I hobbled home late Tuesday morning after a rather restful long weekend in the private clinic, or the horse-pee-tale I was incarcerated in, depending on whichever one of my personalities is talking at the moment. I’m alive, and according to the lovely, gentle, viciously kind kidney specialist in charge of my treatment, there is Absolutely Nothing Wrong With Me. This is good news, right? So why is it depressing me?
Probably because it only adds fuel to the ‘You’re Nuts’ fire the other adult living in the house has been burning.
Granted, my problems are probably psychosomatic, indicative of nothing more than an unwillingness to want to wake up in the morning to face yet another day of non-stop battles with every human being under my roof, lingering fatigue from three back-to-back (should have slept that way, wouldn’t have had this problem) pregnancies and cesareans, and the endless tedium that is my life. Endless. As in without end.
Which is probably why, as I was loading my bag and stuffing my mountain of pillows (got lots of strange looks for that, imagine thinking French clinic/hospital pillows, also known as bags of lint, are not exactly comfortable or, dare I say it, pillow-y), I had to struggle with whether or not to drive home or cut my losses and run fast and far.
Don’t let the title of this post fool ya—I’m not that free.
So I came home, in a less-than-happy mood, where I was met by my whining son (“I don’t want to go home, I’m not happy there”), my whirling dervish of a daughter, the smiling-even-though-I’m-miserable baby, and the ever-ungracious-even-after-four-days-of-my-absence husband, who tried, in his way, to fix me something called lunch (half-heated, dried out pork chops left over from the week before and cheese and spinach pastries—which counts as a vegetable in his mind because hey! Spinach! It’s green!). Ugh! There was fresh bread at least.
Mr. Doc-Does-Nothing-All-Day presided over the rest of the afternoon with such an air of superiority that by the time the clock rolled around to English Conversation Group Hour, I was gasping for air. I finished up the thing we started last week, a ‘lesson’ of sorts on the word shit and all it’s uses, because seriously, is there any other as-useful word in the English language? I didn’t think so. Then we all rolled out to the local bistro for alcohol and food, and a bit of private conversation with one of the men on the long list of Men I’d Leave It All For—the long list, mind you, because if he were on the short list, I’d be writing this from a private jet on my way to Tahiti. After lots of sympathy and understanding, I drove back home, grumbled, finished my nightly routine and fell into bed, exhausted after just an afternoon of my Real Life.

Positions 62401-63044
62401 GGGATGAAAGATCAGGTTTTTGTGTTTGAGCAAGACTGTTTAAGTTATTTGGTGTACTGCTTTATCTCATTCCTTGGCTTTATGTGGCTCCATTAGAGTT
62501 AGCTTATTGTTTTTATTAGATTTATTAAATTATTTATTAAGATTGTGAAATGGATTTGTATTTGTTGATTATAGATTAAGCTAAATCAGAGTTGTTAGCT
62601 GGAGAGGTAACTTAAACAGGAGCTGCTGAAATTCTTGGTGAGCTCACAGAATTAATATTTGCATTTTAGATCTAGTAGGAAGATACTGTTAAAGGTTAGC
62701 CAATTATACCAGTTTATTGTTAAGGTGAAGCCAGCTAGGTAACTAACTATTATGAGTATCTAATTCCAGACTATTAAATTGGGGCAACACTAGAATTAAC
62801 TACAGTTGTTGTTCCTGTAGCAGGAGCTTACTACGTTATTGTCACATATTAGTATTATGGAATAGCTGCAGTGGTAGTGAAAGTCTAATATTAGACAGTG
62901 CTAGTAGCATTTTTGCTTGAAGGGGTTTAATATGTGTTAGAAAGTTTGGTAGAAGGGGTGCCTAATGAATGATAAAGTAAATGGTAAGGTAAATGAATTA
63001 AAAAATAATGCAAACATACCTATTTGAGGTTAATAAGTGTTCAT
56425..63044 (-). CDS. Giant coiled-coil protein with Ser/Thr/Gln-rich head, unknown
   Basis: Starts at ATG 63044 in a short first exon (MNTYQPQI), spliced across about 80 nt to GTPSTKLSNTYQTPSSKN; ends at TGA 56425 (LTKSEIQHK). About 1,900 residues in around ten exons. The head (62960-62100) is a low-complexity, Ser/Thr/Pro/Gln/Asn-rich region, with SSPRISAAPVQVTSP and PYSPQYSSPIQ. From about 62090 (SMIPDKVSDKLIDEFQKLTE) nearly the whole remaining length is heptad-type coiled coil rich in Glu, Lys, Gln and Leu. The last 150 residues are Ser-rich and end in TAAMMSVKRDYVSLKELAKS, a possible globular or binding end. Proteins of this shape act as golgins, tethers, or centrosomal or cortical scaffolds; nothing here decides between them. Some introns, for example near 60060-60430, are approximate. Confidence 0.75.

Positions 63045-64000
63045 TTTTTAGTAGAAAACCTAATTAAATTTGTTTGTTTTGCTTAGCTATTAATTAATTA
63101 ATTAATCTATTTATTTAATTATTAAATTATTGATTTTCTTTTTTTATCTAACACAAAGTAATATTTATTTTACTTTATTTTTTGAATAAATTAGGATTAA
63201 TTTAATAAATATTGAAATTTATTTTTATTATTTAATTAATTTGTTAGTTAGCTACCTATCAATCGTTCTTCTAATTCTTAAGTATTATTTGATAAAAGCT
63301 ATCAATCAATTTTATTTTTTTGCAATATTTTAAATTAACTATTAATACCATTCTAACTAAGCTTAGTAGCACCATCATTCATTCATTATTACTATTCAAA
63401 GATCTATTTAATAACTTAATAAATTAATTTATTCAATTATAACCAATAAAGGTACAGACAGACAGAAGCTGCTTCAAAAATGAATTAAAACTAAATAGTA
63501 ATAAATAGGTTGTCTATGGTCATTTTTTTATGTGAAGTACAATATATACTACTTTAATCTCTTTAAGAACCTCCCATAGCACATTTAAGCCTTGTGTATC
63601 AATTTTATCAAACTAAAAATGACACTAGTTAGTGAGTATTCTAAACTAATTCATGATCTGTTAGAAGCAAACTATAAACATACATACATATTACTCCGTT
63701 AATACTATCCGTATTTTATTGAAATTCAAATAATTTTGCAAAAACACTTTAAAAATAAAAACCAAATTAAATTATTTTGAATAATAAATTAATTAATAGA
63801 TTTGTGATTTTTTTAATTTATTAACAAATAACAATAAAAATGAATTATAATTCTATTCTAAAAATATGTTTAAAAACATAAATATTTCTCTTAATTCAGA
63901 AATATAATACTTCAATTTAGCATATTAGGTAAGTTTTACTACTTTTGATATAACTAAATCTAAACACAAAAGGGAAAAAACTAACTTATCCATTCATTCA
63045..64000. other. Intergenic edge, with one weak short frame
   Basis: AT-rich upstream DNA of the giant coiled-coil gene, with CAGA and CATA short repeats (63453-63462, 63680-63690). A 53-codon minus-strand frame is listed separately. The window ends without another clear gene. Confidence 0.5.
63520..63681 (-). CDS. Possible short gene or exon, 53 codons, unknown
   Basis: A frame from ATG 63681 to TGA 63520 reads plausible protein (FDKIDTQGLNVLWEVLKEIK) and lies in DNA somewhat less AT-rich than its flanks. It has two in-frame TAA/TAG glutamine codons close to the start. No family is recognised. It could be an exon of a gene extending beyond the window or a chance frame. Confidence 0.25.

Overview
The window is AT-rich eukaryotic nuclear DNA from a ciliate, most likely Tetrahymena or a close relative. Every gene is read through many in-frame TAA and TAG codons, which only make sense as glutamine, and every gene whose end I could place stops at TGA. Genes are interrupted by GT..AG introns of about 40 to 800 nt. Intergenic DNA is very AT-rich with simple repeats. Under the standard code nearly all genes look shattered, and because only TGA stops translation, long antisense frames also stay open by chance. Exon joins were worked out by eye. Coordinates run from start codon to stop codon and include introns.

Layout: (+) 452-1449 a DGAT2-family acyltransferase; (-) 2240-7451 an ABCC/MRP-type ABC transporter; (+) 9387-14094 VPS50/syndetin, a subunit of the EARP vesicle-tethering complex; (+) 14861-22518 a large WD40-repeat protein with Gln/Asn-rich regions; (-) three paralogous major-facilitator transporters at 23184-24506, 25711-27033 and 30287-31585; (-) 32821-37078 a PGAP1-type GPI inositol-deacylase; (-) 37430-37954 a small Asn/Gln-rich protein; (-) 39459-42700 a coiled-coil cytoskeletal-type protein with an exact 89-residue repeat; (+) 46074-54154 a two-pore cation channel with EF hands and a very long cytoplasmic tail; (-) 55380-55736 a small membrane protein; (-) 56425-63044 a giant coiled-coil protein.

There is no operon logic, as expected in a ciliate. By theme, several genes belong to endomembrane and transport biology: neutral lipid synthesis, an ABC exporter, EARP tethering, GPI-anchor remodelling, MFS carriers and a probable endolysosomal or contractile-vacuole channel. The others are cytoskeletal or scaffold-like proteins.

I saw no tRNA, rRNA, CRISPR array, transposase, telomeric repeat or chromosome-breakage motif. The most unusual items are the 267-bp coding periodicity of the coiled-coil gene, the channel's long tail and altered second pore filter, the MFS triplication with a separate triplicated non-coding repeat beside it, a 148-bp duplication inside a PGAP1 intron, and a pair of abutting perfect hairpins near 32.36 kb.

I need to find a new one.
Wednesday I convinced the Other Half to let me out of the house for some shopping time. I didn’t buy anything other than the usual groceries, but was, for once, free to wander the aisles of one of those shops that I’d never have had time to go in had it been a normal day. Even though I wasn’t stalling (seriously, I wasn’t, I swear), I made it back in time to unpack the car, put said groceries away, try to explain that, in my opinion at least, the price I paid for those big, fat, red, juicy strawberries was not expensive even if it was twice that of another fruit like, say, bananas—which are rather subsidized, now aren’t they?, help get the monkeys in their baths, take pictures of girl monkeys being PRECIOUS (and for just a while not regretting the previous day’s choice) before having to take off for the once-a-month meeting with the tourism office that I simply could not miss.
What a GOOD THING that turned out to be! Not only did my proposal for a pleasant afternoon activity in mid-May get approved without any hassles whatsoever, but I got to head out with one of my favorite colleagues for a nice plate of Turkish chicken paprika. Miam Miam! At the restaurant we stumbled upon a rather striking young man (oh my God, I’m talking like I am OLD) of 30 (I am OLD!!) of whom I had heard much but never met face-to-face. Apparently I too have a bit of a reputation as he’d heard plenty about me as well. And thus we finally met. Conversation was nice, although I have to admit I was more than a bit lost from the word go, but adult conversation, even if it is way above my level, is still adult conversation and I managed to get through dinner without once mentioning or hearing the words “pipi” or “caca”. Life was good. And while I was happy to drive home feeling the warm, happy glow of Adult Conversation, Mr. Historian had to go and make it even better by paying for my meal AND (!!!!!) inviting me out for a beer if I didn’t need to get home—which I did, and the bars were all closed anyway, but STILL! I got asked out for a drink—as a friend of course—but still—no one asks out married mothers of three without making them extremely very happy.
Do you see how sad my life has become? People are nice to me and it drives me insanely happy… I’m pathetic.
So I had good dreams, and woke in a better mood than even four days of rest has provided. And honestly, during the time I’ve been home, Mr. Man-thing and I have been talking and working on a few issues, trying to get things straightened out because neither of us wants to live this way, nor do we really like the idea of any type of separation. And it’s getting slowly better around here. Slowly, like s l o w l y, with lots of long pauses between each letter. But forward progress is forward progress, and we are seeing the shrink again on Monday, and she’ll tell him he’s a schmuck and things will really be better…for me. Oh, and today, after FIVE YEARS of pissing and moaning, bitching and complaining, Mr. Man-thing finally fixed the electricity in the kids’ room, so maybe we won’t have to take another kid back to the doctor with electrical burns. We’ll call that gravy.